Retail Tech Leaders: Inphantry

Ben StevensFeatures News

The average office worker is able to focus on the task in front of them for just 11 minutes before becoming distracted, for students this drops to just 120 seconds.

Over the past decade we have become a distracted world, with attention spans rivalling that of a goldfish. But in an age where there is an infinite resource of entertainment, from games, to social media, to memes, to cat videos at our fingertips at all times, is it really any wonder?

Despite the as yet undiscovered impact this is set to have on our collective mental wellbeing, this is already proving to be a headscratcher for the retail industry: how do you grab shoppers attention in a world of distractions?

Co-founder of digital experience agency Inphantry Derek Tran believes that in order to overcome the distractions of the physical world, you need to go beyond it.

“AR adds a layer of depth, detail, and information that would otherwise be communicated in more conventional, less immersive ways,” he told Charged.

“It gives the retailer the chance to stand out amongst their competitors, but it must be well executed.”

As the company behind Puma’s recent wildly popular LQD CELL Origin AR project, which allowed users to scan Puma’s new pair of shoes with their smartphone to open up a range of virtual filters, 3D models and games, Inphantry is well versed in how to execute immersive digital campaigns effectively.

Just as with the launch of Nike’s self-lacing trainers earlier this year, Puma’s LQDCELL range captured the imagination of consumers, whipping up excitement across social media with promises of futuristic tech you can wear today.

Inphantry’s other co-founder and creative director Kevin Lee said that “(Puma) knew they needed a way to showcase the new LQDCELL sneaker tech and their colorways were inspired by technology that we’re all familiar with today, such as AR, VR, and drones.

“If it’s just tech for the sake of tech, it’s going to feel like a gimmick. Today’s consumers can smell that right away and they won’t be inclined to take notice”

“They came to us to see if we could incorporate actual tech into their sneaker tech, and everything really took off from there.

“We spent a lot of time researching the demographic of young sneakerheads that we were targeting so we knew how to engage them, but more importantly, we’ve created something that is missing in the athletic / lifestyle fashion world. We’ve built a tool that allows the user to be creative with their purchase and express themselves in entirely new ways through AR technology.”

Puma is just one of a growing list of big brands and retailers who have enlisted the help of Inphantry to produce attention grabbing, unique digital experiences like no other, including TK Maxx, Air Jordan, The Boston Globe and Ebay.

But what role does this technology play in the world of retail, does it simply serve as a modern evolution of the neon sign, or can it be function as something more meaningful?

Though virtual reality (VR) was largely expected to revolutionise the way we interacted with digital media when it was introduced commercially in the mid 2010’s, its adoption has failed to live up to the hype so far.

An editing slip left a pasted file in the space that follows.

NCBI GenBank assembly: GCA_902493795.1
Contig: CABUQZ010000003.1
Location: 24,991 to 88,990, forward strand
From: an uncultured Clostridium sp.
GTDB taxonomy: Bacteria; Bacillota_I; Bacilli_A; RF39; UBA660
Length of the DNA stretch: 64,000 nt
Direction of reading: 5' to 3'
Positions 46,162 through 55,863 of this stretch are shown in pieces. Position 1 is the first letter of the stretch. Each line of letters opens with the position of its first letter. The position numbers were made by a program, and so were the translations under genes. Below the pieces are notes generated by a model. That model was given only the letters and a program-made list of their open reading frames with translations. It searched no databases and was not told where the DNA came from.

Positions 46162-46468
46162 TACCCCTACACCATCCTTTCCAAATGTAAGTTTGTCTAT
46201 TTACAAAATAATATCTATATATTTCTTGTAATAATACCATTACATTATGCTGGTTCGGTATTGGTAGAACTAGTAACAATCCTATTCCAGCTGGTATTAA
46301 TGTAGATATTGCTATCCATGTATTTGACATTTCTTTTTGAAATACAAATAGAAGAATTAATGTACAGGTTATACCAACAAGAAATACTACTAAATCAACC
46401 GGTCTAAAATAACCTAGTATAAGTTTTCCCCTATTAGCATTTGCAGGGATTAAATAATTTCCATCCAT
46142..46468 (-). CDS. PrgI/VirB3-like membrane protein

Conversely its little brother AR, expected by many to act as nothing more than playful gimmicks, has been far more widely adopted thanks to its accessibility and versatility. While VR requires a powerful computer, an expensive headset and most often a static wired connection, AR simply needs a smartphone.

Aside from innovative marketing features, AR offers a solution to a problem which has led to the demise of swathes of retailers over the past three years: space.

 

Tran explained: “We’ve all seen how powerful AR can be, specifically in the retail sector because it’s extending the experience beyond the store walls. With the native capabilities of today’s smartphones, retailers and brands can allow consumers to “try on” products in their home or virtually anywhere.

“But as we’ve seen with LQDCELL and other brand experiences, AR also offers new ways to market and raise brand awareness. So we’ve seen adoption in the fashion, beauty and home goods industries, but we can imagine all kinds of applications for it.”

Despite its clear effectiveness as a marketing tool, Tran argues that AR alone won’t cut it for today’s savvy consumers.

“It has to be a meaningful experience that engages the user and helps tell the brand’s story. If it’s just tech for the sake of tech, it’s going to feel like a gimmick. Today’s consumers can smell that right away and they won’t be inclined to take notice.”

As smartphones and their cameras get progressively more powerful, the potential capabilities of AR expand in parallel.

Though the retail industry is beginning to appreciate the technology’s potential, it will be down to companies like Inphantry to ensure determine whether it will ultimately be thought of as a marketing gimmick, as many have predicted, or as a meaningful immersive way to engage shoppers with your brand.

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Ben StevensFeatures News

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